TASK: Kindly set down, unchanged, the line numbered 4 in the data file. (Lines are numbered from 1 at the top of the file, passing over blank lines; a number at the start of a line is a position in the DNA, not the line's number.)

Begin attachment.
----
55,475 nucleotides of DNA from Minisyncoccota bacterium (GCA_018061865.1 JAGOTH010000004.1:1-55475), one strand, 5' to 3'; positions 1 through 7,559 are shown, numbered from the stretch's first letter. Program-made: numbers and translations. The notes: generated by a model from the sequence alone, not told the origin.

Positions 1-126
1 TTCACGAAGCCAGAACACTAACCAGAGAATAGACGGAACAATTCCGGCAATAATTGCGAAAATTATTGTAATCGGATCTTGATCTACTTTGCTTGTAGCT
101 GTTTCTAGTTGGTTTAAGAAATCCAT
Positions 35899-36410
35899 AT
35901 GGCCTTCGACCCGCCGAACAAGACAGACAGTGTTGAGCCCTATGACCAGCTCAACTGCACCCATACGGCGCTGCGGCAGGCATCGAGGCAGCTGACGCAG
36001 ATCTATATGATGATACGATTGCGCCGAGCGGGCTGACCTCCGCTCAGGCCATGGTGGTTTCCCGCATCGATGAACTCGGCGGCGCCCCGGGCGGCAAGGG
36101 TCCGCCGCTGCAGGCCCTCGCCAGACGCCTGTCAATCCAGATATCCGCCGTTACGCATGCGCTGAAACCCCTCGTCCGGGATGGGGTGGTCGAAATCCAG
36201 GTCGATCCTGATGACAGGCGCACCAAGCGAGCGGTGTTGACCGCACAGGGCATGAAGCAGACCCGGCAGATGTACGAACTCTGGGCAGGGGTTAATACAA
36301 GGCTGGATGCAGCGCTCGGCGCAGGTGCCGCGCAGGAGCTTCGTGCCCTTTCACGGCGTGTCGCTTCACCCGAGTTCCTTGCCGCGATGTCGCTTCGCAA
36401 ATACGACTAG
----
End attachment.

101 GTTTCTAGTTGGTTTAAGAAATCCAT